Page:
CENTENNIAL CLASS OF 1976/CLASSE DU CENTENAIRE 1976
À l’approche de l’entrée de notre promotion dans la Vieille Brigade, plusieurs souvenirs remontent à la surface. Je vais tenter d’en écrire quelques uns; certains en français, certains en anglais.
As the date of entry of our Class into the Old Brigade approaches, many memories resurface; I will try to write some of them – in French or in English.
ON FINDING LEADERSHIP MODELS TO EMULATE
As we recruits arrived in Pontiac (3) Squadron, all of us were looking for leaders. We may not have thought we were, being run from pillar to post with nary a minute to spare. In fact, we were so busy from 6am to lights out at 10pm that we did not see time pass. After a couple of weeks of not-a-minute-to-ourselves, our flight was granted an hour “off” on a Sunday afternoon. What could we do? We looked at each other and decided that we would sit in our hallway and work on polishing our boots!
Back to the leadership thing…as newly-arrived Cadets, we saw some leadership in all our seniors. Some we thought were too hard, some were too lenient, some were trying to be our friends, and some were downright scary. But a few were exactly the way we wanted to be “when we grew up”. Our CFL, Hugh McEwen, was a moustachioed Navy Cadet with a British demeanor, quiet leadership style, and twinkle in his eye. Our CSL was Bill Sutherland – a man we seldom saw, but when we did, he was exactly what I thought the perfect Cadet should be; in bearing, dress, and deportment. His uniform fit perfectly, his shoes were glass, he always spoke softly with his fellow seniors and seemed to exude confidence. As a tribute to Bill, our Recruit Flight started to call ourselves “Sud’s Studs”.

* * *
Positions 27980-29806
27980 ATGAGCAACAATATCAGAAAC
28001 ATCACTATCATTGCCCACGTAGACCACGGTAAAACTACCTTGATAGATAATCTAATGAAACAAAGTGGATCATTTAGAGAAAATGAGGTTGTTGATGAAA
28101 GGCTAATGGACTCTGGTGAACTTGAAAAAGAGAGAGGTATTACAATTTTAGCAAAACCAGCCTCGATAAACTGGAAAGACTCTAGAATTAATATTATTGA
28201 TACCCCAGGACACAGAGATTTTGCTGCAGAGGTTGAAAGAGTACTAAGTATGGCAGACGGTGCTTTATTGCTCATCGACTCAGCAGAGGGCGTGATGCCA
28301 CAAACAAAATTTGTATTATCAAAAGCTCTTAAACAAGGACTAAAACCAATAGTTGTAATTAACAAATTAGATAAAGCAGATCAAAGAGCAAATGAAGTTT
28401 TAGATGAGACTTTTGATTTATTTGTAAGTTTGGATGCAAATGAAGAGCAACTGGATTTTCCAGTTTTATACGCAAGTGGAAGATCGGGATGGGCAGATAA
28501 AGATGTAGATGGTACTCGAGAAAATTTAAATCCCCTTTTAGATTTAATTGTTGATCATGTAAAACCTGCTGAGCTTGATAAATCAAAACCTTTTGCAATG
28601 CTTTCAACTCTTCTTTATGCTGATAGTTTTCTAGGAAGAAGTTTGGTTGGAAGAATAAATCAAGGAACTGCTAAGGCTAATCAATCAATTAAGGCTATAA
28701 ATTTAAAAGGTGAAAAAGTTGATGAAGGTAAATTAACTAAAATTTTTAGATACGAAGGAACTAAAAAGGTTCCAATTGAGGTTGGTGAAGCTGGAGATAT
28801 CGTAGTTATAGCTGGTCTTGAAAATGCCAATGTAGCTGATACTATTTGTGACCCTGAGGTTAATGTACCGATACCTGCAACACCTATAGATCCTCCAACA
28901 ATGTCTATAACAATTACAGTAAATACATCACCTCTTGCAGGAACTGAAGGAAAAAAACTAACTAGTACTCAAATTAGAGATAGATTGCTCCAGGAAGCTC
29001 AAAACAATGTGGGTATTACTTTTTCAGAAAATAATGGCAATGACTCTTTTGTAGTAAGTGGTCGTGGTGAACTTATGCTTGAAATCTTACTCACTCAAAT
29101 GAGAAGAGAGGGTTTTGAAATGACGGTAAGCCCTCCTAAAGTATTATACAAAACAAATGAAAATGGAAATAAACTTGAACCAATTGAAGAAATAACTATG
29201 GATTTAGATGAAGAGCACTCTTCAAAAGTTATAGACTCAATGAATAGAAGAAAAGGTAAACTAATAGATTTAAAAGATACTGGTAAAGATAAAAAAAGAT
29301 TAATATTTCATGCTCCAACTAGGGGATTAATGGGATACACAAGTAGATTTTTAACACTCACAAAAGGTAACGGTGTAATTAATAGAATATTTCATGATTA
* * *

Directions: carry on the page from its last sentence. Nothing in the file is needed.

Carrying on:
There were other leaders throughout the Wing. Our CWTO was Mike Dolan; scary, big, and loud. To be admired only at a distance, of course, and NEVER to be too close to, in case he pick you up for being too slack. The CWC, Don Heath, was another unreachable star: tall, confident, and with a great command voice. I’m sure all the buds in our Class could point out one or two senior Cadets that they admired and wanted to emulate. In those days, arriving at the College directly from civvy street, and not after Basic Training, the senior Cadets were the ones who had a direct and significant impact on us. For me, it was the start of finding good officers and NCOs all throughout my career who were the type of leaders after whom I would try to model myself.
To be continued
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